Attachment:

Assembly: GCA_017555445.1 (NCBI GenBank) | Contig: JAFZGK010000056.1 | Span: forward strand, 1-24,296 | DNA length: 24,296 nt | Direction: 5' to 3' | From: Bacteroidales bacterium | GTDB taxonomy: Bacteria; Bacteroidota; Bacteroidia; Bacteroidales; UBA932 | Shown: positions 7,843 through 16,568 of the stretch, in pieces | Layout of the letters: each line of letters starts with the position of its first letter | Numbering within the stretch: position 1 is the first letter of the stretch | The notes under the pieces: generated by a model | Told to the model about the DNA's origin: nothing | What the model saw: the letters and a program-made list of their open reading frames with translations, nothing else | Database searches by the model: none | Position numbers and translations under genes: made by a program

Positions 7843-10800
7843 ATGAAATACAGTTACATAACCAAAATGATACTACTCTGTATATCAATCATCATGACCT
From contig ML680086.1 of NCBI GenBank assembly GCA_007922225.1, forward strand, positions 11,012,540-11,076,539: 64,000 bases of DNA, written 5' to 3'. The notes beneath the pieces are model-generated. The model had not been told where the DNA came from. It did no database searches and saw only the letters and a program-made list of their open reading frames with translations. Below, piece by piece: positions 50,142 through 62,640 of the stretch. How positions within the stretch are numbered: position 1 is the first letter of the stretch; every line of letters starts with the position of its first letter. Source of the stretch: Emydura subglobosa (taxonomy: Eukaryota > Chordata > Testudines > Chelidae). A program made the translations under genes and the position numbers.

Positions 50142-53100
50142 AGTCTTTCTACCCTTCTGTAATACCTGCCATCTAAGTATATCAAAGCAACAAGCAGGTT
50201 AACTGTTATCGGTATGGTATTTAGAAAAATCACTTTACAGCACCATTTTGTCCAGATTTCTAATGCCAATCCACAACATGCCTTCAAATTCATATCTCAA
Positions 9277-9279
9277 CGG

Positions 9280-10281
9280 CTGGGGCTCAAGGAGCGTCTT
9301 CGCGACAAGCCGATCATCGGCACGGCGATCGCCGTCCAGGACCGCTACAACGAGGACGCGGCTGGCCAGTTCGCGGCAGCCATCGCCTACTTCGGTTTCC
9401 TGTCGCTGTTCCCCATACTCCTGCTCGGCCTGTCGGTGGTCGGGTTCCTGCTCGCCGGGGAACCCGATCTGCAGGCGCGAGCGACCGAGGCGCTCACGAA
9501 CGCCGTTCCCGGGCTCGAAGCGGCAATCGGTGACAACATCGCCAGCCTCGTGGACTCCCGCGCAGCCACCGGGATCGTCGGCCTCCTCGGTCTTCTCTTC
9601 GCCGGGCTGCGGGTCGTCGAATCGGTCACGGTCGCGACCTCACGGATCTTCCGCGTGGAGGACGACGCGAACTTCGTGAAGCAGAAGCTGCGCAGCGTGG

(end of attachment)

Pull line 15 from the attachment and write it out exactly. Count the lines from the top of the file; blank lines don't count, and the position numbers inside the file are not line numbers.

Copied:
9601 GCCGGGCTGCGGGTCGTCGAATCGGTCACGGTCGCGACCTCACGGATCTTCCGCGTGGAGGACGACGCGAACTTCGTGAAGCAGAAGCTGCGCAGCGTGG